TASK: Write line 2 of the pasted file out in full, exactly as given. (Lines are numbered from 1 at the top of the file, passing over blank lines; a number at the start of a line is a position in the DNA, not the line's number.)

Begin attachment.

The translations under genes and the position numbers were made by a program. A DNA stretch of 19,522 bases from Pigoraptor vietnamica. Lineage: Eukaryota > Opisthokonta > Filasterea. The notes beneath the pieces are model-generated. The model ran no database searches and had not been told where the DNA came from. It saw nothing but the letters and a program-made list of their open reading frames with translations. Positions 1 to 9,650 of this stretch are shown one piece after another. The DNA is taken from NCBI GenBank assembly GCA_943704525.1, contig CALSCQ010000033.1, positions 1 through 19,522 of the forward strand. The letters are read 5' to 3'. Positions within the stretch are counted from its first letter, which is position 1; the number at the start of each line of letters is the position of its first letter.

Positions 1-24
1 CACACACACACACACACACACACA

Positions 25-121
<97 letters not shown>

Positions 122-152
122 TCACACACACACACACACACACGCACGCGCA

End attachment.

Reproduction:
Positions 1-24